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How does a waste mattress come back to life?

  • Categories:Company news
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  • Time of issue:2020-07-17
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How does a waste mattress come back to life?

How does a waste mattress come back to life?
How many years have your foam bed mattress used?
How would you dispose of used foam matresses?
Most foam mattress memoryes are thrown away after an average of ten years of use, which not only causes a waste of resources, but also generates a lot of waste. At the same time, the production of new flexible foam foam sponge mattresses consumes valuable raw materials, especially crude oil. Therefore, a circular economy solution for foam spring mattresses can both reduce waste and save fossil resources.
BASF has developed a chemical recycling process for used form mattresses and will start a pilot project at the Schwarzheide production site in Brandenburg, Germany. This process can be used to recycle old full mattress materials and use them for new gel foam mattress manufacturing.
BASF's innovative recycling process for used gel mattresses decomposes flexible polyurethane and extracts the polyol used initially
Shankara Keelapandal, head of BASF’s European isocyanate business management:
Our goal is to recycle used german mattress materials and ensure that their quality is comparable to unrecycled raw materials. "Through this process, BASF is exploring new fields, helping to promote the sustainable development of the foam and good night mattress industry, and to meet the increasing environmental protection needs of consumers. This is a major measure that helps to dispose of post-consumer waste Reintegrate into product life cycle."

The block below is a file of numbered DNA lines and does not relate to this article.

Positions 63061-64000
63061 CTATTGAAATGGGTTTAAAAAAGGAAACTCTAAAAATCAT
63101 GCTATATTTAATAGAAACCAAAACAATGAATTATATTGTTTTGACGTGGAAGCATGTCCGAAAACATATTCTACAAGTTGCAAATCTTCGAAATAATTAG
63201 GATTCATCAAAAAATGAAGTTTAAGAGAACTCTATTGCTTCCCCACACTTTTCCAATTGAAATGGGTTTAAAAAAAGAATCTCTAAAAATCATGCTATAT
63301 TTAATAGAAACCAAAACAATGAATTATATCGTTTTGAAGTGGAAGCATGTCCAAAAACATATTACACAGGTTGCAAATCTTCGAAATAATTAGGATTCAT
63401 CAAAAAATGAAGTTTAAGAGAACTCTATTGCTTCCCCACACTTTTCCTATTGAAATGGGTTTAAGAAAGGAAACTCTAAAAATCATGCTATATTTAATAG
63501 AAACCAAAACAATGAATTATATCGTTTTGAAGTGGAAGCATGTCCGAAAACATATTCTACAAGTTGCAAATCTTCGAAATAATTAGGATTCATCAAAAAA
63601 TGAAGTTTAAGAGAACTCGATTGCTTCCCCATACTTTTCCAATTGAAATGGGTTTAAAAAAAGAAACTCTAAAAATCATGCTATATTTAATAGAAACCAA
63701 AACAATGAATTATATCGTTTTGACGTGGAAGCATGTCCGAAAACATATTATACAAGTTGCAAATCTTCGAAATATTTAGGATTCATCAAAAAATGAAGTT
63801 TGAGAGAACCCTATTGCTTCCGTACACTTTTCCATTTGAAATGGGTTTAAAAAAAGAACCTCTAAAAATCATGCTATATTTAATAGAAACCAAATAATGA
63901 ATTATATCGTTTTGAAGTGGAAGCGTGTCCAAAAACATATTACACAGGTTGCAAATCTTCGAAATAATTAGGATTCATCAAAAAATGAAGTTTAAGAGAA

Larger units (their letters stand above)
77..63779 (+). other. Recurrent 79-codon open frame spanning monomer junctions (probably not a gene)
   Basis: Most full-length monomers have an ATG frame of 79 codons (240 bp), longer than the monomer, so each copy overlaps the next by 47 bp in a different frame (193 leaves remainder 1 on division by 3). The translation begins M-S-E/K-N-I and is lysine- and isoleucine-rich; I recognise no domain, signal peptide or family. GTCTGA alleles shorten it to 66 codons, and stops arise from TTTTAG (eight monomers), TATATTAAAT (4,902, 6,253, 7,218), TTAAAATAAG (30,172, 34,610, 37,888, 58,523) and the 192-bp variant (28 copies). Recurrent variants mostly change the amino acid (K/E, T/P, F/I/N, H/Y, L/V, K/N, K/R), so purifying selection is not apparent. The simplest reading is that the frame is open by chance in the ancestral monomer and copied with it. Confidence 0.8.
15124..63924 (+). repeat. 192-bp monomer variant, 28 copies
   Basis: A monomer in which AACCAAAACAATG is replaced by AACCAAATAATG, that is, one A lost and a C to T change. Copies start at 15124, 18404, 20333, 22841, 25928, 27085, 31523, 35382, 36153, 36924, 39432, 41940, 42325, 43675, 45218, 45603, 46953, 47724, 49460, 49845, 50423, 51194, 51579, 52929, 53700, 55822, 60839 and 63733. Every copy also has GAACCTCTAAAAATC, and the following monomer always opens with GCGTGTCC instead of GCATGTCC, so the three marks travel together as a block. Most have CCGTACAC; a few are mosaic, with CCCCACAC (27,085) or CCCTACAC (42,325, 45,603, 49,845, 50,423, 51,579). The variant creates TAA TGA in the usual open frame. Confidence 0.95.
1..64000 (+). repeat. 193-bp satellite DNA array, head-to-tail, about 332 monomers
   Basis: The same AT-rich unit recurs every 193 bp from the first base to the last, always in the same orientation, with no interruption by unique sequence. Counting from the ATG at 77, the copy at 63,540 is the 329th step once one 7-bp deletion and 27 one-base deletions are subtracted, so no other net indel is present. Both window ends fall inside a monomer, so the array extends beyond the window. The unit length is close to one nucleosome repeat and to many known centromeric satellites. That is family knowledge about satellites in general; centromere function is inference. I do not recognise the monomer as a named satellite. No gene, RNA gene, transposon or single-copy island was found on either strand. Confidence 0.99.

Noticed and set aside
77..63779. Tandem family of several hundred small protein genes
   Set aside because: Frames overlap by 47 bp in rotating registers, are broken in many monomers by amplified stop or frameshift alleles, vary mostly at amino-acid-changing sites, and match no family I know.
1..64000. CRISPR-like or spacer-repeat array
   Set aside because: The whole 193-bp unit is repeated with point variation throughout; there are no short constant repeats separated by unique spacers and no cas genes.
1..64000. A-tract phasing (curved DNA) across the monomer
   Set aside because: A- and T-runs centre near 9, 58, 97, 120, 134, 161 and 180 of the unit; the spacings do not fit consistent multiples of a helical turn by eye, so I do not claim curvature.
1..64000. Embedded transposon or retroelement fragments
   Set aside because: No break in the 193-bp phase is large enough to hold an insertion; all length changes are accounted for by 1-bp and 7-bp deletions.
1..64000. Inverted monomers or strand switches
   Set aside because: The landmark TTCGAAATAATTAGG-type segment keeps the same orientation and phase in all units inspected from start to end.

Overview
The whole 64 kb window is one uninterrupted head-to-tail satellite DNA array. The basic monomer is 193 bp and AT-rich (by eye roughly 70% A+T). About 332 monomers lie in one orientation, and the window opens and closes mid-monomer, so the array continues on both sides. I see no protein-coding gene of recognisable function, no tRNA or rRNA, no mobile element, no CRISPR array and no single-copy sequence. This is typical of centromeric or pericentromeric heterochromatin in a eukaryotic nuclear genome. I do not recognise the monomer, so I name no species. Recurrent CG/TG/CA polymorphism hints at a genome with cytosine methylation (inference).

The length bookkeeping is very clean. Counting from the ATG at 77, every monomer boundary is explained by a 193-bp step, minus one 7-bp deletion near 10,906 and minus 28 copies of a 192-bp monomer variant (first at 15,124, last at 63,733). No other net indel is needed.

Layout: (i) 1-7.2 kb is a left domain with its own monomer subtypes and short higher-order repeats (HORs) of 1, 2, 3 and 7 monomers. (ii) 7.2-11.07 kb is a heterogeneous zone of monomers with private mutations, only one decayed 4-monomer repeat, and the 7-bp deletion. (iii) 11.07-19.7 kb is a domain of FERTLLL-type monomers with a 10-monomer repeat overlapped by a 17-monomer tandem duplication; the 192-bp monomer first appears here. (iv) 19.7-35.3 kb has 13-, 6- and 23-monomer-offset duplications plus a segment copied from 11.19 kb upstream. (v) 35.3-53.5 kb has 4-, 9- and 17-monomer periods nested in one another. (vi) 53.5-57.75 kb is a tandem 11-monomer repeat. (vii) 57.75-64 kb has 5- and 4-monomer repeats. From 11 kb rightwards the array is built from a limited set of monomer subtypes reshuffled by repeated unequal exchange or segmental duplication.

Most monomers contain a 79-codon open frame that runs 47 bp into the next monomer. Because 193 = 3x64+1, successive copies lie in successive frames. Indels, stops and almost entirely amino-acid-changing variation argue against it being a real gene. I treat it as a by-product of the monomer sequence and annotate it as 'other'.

BASF's recycling process can decompose flexible polyurethanes and extract the originally used polyols. Since then, BASF has been able to produce new foams with significantly reduced carbon footprint due to the use of fewer fossil resources.
Although old guangdong mattresses are easy to collect and sort, at the end of their life cycle, the current disposal methods are only incineration or landfill. Therefore, the old hard mattress recycling project is very attractive. "
The first batch of recycled materials for used healthcare mattresses will be delivered to project partners later this year to jointly develop pilot projects. Although the technology of the project is very complicated, all efforts are worthwhile in order to reduce waste and save resources.
With the implementation of the new recycling process, BASF is more committed to sustainable development and is constantly moving towards a circular economy. In order to achieve the "decoupling" of economic growth and limited resource consumption, BASF has accelerated the application of circular economy principles to daily operations. Keelapandal added: "That's why BASF developed a chemical recycling process for used healthy mattresses. We hope that through the chemical recycling of used healthy sleep mattresses, we can achieve closed-loop management of flexible polyurethane foam."